Montana lawmakers pass bill decriminalizing gay sex

Republican Rep. Duane Ankney, left, of Colstrip, Mont., speaks on the House floor Tuesday April 9, 2013, in Helena, Mont. Ankney joined the chamber in voting to repeal an obsolete law that criminalizes gay sex. AP Photo/Matt Gouras

HELENA, Mont. The woman who led the court battle to strike down a Montana law that made gay sex illegal knows that having the unconstitutional law struck from the books is a symbolic act.

All the same, Linda Gryczan began to cry when the state House finally brought the issue to the floor on Monday.

"I was actually surprised. Knowing it's a symbolic victory, I didn't realize how important it was going to be until it was there," Gryczan told the Great Falls Tribune in a story published Wednesday.

Senate Bill 107, the measure that strikes from the state code the obsolete language criminalizing gay sex as "deviate sexual conduct," passed its final legislative hurdle Wednesday with a 65-34 vote in the House.

The Senate approved the bill earlier in the session, but it took the vote of more than 60 representatives to remove the measure from the House committee where it was stuck to hold floor votes on Tuesday and Wednesday.

CBS affiliate KXLH reports Republican Rep. Duane Ankney told the chamber that his daughter is a lesbian and she has a right to live her life in the way she chooses.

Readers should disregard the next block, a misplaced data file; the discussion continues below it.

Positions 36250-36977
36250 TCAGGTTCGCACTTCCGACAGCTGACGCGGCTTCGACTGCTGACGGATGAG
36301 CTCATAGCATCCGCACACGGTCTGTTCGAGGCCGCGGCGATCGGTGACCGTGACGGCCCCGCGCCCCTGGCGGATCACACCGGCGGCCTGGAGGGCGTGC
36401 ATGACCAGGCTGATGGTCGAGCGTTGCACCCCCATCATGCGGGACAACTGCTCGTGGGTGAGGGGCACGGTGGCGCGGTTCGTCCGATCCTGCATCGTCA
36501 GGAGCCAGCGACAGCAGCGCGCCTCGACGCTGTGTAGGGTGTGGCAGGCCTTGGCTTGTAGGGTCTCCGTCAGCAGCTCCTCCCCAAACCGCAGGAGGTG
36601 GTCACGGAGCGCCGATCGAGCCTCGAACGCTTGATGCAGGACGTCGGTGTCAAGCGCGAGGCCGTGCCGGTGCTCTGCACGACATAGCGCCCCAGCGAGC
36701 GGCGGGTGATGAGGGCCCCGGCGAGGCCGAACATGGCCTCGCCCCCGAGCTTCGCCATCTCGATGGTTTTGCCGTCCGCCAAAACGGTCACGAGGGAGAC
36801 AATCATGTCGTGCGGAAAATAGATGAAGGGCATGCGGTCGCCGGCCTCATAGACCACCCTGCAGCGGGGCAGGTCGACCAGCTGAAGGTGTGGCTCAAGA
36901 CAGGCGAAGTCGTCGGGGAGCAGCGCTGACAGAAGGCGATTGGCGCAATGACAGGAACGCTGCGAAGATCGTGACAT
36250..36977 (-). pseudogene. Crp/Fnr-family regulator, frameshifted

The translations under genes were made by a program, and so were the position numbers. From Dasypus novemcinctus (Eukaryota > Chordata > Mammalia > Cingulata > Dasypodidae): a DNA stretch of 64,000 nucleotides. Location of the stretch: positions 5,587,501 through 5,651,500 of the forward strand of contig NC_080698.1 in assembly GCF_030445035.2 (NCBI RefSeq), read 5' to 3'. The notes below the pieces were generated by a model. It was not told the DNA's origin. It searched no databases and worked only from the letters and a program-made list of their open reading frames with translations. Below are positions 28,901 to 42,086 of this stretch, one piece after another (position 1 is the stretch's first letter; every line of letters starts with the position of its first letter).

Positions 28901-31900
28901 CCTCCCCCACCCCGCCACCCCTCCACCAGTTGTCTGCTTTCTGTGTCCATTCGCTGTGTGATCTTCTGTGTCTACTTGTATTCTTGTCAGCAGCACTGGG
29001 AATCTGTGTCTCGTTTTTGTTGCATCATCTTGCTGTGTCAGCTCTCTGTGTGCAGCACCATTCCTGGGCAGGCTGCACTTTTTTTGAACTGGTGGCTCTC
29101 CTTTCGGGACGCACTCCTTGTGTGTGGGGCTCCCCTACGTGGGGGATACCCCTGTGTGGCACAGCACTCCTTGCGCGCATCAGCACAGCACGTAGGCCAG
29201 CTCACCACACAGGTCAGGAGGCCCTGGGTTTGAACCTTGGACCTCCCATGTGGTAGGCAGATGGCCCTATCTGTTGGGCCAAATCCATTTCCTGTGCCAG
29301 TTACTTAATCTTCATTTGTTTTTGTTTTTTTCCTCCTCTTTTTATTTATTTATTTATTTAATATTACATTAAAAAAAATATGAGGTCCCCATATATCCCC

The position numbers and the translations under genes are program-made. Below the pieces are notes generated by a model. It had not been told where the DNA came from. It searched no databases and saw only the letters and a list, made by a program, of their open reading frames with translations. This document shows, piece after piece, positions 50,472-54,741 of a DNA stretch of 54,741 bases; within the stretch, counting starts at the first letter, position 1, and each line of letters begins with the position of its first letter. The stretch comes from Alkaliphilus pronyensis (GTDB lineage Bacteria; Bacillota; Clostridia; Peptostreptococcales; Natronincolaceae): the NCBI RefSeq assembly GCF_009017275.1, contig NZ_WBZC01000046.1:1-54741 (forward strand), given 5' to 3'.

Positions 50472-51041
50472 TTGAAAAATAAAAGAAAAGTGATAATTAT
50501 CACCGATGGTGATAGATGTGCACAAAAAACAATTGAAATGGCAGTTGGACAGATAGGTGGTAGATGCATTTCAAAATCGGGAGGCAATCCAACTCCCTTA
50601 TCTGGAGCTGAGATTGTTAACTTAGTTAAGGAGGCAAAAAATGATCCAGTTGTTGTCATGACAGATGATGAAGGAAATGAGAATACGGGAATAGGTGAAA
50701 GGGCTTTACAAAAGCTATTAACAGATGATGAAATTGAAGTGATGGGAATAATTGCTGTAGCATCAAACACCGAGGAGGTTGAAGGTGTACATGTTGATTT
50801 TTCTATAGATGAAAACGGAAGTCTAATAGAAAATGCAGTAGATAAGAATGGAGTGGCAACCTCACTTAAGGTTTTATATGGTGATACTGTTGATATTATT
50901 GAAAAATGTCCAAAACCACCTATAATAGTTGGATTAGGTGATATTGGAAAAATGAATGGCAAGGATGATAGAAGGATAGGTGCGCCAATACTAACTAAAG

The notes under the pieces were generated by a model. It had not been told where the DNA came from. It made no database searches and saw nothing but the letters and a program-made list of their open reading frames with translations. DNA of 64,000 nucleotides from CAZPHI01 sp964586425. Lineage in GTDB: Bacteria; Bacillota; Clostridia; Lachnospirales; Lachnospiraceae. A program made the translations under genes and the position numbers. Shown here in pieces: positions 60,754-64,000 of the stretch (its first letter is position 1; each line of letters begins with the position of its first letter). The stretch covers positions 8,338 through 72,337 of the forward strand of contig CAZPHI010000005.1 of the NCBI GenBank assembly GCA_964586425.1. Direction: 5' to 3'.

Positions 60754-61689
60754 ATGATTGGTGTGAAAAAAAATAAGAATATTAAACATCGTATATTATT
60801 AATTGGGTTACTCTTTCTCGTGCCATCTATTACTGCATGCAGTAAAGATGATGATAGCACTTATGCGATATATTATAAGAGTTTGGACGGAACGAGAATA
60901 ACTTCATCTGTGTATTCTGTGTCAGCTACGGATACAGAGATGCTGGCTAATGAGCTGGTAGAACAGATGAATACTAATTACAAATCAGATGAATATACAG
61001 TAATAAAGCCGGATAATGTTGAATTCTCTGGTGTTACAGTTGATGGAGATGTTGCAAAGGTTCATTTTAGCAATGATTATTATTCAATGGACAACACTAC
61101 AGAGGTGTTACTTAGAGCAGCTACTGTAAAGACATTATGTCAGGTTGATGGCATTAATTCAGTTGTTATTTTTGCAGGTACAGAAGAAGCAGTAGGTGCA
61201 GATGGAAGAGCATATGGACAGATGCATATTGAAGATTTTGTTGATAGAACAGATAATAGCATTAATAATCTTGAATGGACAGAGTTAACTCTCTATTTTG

"To say she is any less of a person or she is a criminal for her lifestyle really upsets me," Ankney said choking back tears. (Watch video below).

The bill now goes to Democratic Gov. Steve Bullock. The governor's office declined to say Wednesday whether Bullock plans to sign the bill.

Gryczan was the lead plaintiff in a 1995 lawsuit that led to the unanimous 1997 Montana Supreme Court decision that ruled the law unconstitutional.

But legislators resisted removing the obsolete language until now, as gay and lesbian advocates protested its continued presence was a reminder they were once considered felons.

"It's been a burr under my saddle for all these years that I've just learned to ignore," Gryczan said on Tuesday.

She and other advocates hailed the passage of the bill as a landmark victory for gay and lesbian rights in Montana.

Jamee Greer, a human rights activist and a lobbyist for the Montana Human Rights Network, said Republican legislators are coming around to recognizing that gays and lesbians deserve to be treated as equals.

"The fact is language matters, and those words matter. It's a relief to know this is moving forward," Greer said.

As more people make their sexual orientation known their friends, families and neighbors, it makes it easier for politicians from both parties to stand in favor of gay-rights issues, Greer said.

Helena City Commissioner Katherine Haque-Hausrath, who won her 2010 election campaigning on the passage of a nondiscrimination ordinance in Helena, said the Montana Legislature is now "on the right side of history" when it comes to lesbians, gays, bisexuals and transgender people.

"I think this is just part of the growing momentum toward equality for LGBT people," Haque-Hausrath said.

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